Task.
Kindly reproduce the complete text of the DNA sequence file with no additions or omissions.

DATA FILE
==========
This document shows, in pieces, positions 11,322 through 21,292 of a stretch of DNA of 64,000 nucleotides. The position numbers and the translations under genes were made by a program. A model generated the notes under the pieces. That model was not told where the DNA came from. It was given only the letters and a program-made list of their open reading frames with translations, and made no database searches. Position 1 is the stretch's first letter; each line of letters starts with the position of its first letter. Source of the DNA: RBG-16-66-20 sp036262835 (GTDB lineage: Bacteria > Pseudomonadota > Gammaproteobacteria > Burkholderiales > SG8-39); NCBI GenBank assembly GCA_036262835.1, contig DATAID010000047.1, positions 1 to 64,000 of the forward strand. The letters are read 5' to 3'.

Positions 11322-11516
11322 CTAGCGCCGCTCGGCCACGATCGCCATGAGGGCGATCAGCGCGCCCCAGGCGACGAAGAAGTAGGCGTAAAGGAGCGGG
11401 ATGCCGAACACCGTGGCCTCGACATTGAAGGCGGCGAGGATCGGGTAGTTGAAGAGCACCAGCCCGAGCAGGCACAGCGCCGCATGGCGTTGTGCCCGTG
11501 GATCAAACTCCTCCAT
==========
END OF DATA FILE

This document shows, in pieces, positions 11,322 through 21,292 of a stretch of DNA of 64,000 nucleotides. The position numbers and the translations under genes were made by a program. A model generated the notes under the pieces. That model was not told where the DNA came from. It was given only the letters and a program-made list of their open reading frames with translations, and made no database searches. Position 1 is the stretch's first letter; each line of letters starts with the position of its first letter. Source of the DNA: RBG-16-66-20 sp036262835 (GTDB lineage: Bacteria > Pseudomonadota > Gammaproteobacteria > Burkholderiales > SG8-39); NCBI GenBank assembly GCA_036262835.1, contig DATAID010000047.1, positions 1 to 64,000 of the forward strand. The letters are read 5' to 3'.

Positions 11322-11516
11322 CTAGCGCCGCTCGGCCACGATCGCCATGAGGGCGATCAGCGCGCCCCAGGCGACGAAGAAGTAGGCGTAAAGGAGCGGG
11401 ATGCCGAACACCGTGGCCTCGACATTGAAGGCGGCGAGGATCGGGTAGTTGAAGAGCACCAGCCCGAGCAGGCACAGCGCCGCATGGCGTTGTGCCCGTG
11501 GATCAAACTCCTCCAT